Lesson Plans to Help Students Understand Gender and to Support Transgender and Non-Binary Children

Easy to use lesson plans. Help students understand ways gender stereotyping impacts all children. There are many ways to be a boy, girl, both or neither. Help all of your students understand transgender and non-binary children. 

All HRC Welcoming Schools lessons are aligned with the Common Core State Standards.

Be Who You Are with the book by Todd Parr

Be Who You Are by Todd Parr reminds kids that their unique traits are what make them so special. After reading, students will create a detailed drawing of themselves.  This book and activity can provide an opportunity to discuss unique identities and gender expression with students. [K - 2]

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Call Me Tree/Llámame árbol: Exploring a Gender Free Book

Call Me Tree / Llámame árbol is a short book written in verse. It offers an opportunity to build classroom community by giving students a chance to learn about gender via a character in a book who does not use pronouns. There is also a movement break incorporated into this lesson so that children can learn and practice the tree pose in yoga. [K - 2]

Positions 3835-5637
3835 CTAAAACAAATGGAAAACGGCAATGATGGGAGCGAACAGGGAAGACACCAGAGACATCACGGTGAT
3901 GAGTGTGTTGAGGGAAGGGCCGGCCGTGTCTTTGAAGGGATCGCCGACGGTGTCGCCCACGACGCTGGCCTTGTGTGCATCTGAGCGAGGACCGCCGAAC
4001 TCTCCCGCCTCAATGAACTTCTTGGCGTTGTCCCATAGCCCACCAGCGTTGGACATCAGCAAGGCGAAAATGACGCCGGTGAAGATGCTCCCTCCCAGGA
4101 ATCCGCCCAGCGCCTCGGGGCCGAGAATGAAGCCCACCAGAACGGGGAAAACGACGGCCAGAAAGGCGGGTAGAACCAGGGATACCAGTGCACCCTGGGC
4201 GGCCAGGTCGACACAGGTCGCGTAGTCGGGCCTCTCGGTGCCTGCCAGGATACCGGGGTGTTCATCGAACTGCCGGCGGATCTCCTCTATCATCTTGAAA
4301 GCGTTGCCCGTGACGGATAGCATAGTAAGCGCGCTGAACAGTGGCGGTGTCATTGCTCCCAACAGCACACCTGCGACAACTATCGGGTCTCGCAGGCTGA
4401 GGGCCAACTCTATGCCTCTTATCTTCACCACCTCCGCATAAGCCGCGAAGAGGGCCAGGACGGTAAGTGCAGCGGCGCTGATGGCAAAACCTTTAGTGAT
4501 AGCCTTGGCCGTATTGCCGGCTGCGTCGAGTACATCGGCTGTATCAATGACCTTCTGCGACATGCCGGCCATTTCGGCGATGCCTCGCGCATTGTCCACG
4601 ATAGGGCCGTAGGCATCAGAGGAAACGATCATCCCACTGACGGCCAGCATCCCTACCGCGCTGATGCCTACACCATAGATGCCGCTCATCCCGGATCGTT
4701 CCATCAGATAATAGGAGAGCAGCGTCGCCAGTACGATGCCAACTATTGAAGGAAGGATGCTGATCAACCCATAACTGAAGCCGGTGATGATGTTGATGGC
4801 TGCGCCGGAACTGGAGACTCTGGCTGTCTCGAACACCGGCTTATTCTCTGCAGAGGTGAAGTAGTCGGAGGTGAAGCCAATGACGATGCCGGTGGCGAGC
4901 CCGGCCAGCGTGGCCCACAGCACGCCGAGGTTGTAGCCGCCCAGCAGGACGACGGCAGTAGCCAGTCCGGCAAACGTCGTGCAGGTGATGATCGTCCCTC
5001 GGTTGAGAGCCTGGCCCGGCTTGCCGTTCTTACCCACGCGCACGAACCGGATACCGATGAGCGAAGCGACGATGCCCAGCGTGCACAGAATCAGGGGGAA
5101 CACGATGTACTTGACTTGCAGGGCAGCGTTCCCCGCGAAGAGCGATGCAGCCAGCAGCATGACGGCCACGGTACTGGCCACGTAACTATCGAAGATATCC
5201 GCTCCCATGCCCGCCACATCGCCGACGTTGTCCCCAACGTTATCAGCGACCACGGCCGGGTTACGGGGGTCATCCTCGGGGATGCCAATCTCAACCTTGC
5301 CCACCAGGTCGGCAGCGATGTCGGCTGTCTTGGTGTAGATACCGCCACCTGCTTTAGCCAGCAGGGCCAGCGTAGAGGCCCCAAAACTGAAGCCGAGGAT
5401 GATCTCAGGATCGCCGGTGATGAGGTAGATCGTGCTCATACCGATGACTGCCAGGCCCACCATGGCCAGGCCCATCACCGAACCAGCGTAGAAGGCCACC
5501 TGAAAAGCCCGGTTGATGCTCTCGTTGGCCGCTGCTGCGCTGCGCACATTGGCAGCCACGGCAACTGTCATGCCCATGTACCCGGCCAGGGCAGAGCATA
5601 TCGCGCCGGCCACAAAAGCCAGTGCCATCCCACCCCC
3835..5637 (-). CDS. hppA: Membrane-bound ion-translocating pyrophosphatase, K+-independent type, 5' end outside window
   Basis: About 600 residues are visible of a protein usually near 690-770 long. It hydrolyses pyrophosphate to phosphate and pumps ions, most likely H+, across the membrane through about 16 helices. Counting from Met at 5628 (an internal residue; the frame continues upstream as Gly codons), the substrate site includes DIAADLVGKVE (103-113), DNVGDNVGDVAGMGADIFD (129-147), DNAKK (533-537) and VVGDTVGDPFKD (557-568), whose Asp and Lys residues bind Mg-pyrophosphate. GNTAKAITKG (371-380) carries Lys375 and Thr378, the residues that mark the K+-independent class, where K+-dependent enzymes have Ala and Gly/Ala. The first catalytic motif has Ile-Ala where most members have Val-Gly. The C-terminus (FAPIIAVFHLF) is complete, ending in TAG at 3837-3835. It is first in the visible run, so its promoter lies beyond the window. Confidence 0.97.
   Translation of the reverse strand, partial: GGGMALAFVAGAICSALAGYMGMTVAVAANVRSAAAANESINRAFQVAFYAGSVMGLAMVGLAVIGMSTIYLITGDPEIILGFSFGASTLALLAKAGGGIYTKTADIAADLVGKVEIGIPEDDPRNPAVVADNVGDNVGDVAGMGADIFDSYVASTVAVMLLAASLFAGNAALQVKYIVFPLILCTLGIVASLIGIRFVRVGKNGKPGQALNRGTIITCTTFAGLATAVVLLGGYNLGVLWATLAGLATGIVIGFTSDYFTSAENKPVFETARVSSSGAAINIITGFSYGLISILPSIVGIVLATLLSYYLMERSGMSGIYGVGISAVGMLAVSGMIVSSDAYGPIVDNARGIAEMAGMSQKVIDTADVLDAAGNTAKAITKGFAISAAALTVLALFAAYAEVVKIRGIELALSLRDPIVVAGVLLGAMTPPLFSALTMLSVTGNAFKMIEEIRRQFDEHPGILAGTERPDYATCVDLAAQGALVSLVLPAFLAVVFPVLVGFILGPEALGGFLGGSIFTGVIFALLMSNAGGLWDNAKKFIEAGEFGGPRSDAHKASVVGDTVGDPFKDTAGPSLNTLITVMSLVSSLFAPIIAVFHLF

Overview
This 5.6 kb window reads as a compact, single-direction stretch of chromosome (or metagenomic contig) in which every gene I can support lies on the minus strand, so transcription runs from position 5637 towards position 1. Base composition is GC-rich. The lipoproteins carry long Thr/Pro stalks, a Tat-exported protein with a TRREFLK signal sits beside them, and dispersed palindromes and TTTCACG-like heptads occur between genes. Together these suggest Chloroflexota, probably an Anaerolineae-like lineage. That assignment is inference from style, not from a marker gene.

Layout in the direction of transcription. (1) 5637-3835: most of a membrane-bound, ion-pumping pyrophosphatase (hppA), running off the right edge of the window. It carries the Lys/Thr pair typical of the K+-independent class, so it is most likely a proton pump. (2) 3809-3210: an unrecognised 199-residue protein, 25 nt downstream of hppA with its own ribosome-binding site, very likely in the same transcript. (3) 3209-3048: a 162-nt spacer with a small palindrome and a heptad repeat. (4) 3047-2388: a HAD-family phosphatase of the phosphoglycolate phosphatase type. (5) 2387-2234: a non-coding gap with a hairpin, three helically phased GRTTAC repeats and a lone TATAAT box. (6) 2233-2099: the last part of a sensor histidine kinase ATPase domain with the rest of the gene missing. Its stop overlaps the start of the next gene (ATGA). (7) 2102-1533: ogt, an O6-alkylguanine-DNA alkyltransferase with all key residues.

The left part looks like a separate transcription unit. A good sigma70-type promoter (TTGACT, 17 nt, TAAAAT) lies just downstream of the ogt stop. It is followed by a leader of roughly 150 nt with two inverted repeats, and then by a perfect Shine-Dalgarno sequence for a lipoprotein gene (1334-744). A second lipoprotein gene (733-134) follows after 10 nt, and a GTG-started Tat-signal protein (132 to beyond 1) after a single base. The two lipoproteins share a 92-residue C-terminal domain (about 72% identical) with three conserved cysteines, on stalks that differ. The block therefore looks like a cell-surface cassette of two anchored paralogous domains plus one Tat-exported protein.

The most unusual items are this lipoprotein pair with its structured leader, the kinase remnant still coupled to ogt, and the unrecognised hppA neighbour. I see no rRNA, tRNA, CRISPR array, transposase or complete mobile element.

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Modern Fairy Tales: Writing and Expanding Gender

Compare traditional fairy tales with modern fairy tales to examine ways fairy tales reinforce or disrupt gender stereotypes. Students can then do a quick write or develop a longer story of their own that explores gender. [3 - 5]

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Lesson Prompt: Sam Is My Sister

Based on one family’s real-life experiences, this heartwarming story of a girl named Sam and the brothers who love and support her will resonate with readers everywhere.

This lesson prompt features discussion questions and activities to engage students in conversations around gender in an age appropriate way.

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Lesson Prompt: Born Ready: The True Story of a Boy Named Penelope

Jodie Patterson shares her son Penelope's frustrations and triumphs on his journey to share himself with the world. Penelope's experiences show children that it always makes you stronger when you are true to yourself and who you really are.

This lesson prompt includes questions and activities to help students learn about gender identity, gender expression and the importance of addressing people by the name and pronouns they want to be called.

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